GAME NAME: Resogun
DEVELOPER(S): Housemarque, Climax Studios
PUBLISHER(S): Sony Computer Entertainment
PLATFORM(S): Vita, PS3
GENRE(S): Shoot ’em Up
RELEASE DATE(S): December 23, 2014
When the PlayStation 4 launched back in November 2013, one of the first games made available for free to PlayStation Plus members was the bullet-hell space-shooter Resogun. It was well received by both gamers and press, and was one of the first hits for the new system. Fast-forward to just over a year later and Resogun is finally available to play on PlayStation Vita. Thankfully, the game is just as good and addicting on Sony’s portable system.
Resogun has you piloting one of three unique ships in an effort to save all the humans from mechanical flying monsters. The action takes place in the 2D space around a city core, meaning you can fly endlessly in one direction if you like doing laps. You’ll be facing waves and waves of enemies while occasionally diving down to the surface to rescue humans that are sprung from their alien cells by defeating a certain group of enemies, having a high enough score multiplier, or just because. You don’t have to rescue any of the humans, but it’s very advantageous to do so, as you are showered with rewards upon successful delivery to a safe haven. After three long waves of enemies, you get to fight the boss of the area to finally liberate that city once and for all.
The gameplay is tight and controls very well. Each of the three available ships offers pros and cons. You can choose to have a faster boost recovery with a faster ship, but slower bomb use recovery. Or you can switch those around for a slower ship. Or you can just take the middle of the road vessel that’s got medium ranks for everything. These options give you reasons to return to play again to try to find the style that suits you. You can definitely feel the differences in each ship and will quickly discover your favorite. Each ship turns and aims in an instant and you never feel you died because of slow, inaccurate controls.
Making it through all five stages only takes a couple hours (if that) on regular difficulty, but it’s a hard couple hours. There are four difficulty levels available, so you can pick where you feel comfortable. The lowest one is a breeze to cruise through, as expected. But if you hit up the regular “experienced” mode, you’re in for a very good challenge. The last two are officially crazytownbananapants. You start with three lives and can earn more as you go along, along with unlimited continues at the beginning of the worlds.
Bullets and enemies fly everywhere and get in your face quickly. As you destroy more and more baddies, you can pick up upgrades to your ship that make your gun and secondary weapons better. In addition to your regular guns, you have access to a boost that turns your ship into a hot butter knife as you slice through the creamy fat of the ships in your way, and a bomb that obliterates everything on screen. These extras are indispensible in surviving the onslaught until you get to the level’s end boss. These bosses are quite large in size and require you to figure out the weak spot to target while trying to avoid all the ship-killing things it spews towards you. These boss fights were fun, even if they got a little difficult.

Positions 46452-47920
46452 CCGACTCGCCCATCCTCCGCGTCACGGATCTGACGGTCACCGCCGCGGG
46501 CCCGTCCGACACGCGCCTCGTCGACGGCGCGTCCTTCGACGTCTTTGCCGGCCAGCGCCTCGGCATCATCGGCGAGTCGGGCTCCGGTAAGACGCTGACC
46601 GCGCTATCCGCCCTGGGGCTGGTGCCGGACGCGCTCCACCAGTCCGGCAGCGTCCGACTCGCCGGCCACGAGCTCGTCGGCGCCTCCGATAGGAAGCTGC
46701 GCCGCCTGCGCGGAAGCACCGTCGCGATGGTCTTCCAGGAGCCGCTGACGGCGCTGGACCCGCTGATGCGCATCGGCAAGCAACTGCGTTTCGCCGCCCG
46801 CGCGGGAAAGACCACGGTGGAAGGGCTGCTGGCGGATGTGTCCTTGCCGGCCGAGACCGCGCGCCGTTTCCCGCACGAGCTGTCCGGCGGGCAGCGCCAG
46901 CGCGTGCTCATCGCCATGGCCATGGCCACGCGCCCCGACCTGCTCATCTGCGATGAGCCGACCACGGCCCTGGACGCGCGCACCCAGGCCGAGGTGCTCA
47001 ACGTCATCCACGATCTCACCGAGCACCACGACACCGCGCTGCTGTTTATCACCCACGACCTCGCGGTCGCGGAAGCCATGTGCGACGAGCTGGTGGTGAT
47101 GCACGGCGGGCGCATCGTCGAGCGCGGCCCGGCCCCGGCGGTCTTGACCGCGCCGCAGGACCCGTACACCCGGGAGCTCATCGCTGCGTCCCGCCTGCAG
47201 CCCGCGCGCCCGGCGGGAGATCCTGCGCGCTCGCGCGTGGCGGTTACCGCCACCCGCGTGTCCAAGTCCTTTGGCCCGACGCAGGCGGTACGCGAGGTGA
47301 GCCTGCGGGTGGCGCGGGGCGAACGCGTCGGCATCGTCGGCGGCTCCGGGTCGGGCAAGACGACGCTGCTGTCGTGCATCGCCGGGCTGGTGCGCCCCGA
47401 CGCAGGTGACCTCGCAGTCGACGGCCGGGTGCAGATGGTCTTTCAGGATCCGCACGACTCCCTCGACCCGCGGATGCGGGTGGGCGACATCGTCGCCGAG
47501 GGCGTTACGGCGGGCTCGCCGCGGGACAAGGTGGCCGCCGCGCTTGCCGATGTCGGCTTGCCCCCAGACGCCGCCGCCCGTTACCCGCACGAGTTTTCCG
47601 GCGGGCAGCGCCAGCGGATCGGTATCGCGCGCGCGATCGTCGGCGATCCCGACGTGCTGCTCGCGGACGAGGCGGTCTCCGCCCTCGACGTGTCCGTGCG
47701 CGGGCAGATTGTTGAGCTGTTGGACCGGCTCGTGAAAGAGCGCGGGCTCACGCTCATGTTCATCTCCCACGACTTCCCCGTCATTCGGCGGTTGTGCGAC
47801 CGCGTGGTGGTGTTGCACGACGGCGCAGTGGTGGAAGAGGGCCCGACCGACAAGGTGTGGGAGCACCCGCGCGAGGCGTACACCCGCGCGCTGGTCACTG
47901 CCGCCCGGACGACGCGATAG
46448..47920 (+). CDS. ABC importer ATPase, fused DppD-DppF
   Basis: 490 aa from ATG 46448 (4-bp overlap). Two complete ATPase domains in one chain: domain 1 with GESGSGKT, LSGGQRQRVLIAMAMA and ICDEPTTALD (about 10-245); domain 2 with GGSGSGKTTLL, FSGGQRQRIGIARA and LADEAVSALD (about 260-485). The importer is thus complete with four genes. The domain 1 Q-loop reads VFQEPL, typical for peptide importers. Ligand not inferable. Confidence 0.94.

Visually, the game is of course not going to look exactly like its PS4 counterpart. It does still look damn good however. Everything has a green, glowing sci-fi vibe to it your ships all look unique. You can tell the various enemies apart and know what they do. You can easily see where everything is to skillfully avoid utter destruction. It’s a game that pushes the Vita to its limits and it’s amazing how the developers could cram the utter beauty of the PS4 title into the handheld. The music is also great, as it drives you along on a nice thumping beat and sets the mood perfectly.
There are some things missing in the Vita version that were present on the PS4 though. Any and all DLC is not currently supported, and no plans to release it have been announced. That’s a bummer, as the ship editor would be fun with a touch interface. But speaking of touch-screen, you can map all the controls to be all touch (though I’m not sure why you’d want to). Vita also supports ad-hoc co-op play if you have a friend that likes to play, and supports cross-play with the PS3 version.
PS4 to Vita ports don’t always work well, especially when the home console version is as technically impressive as Resogun. Fortunately, the fine folks at Climax Studios have outdone themselves porting over Housemarque’s design and delivered a great, challenging experience on the handheld. If you missed out on the PS4 version of Resogun or only own a Vita, I highly recommend picking up Resogun for a blast of beautiful funtimes.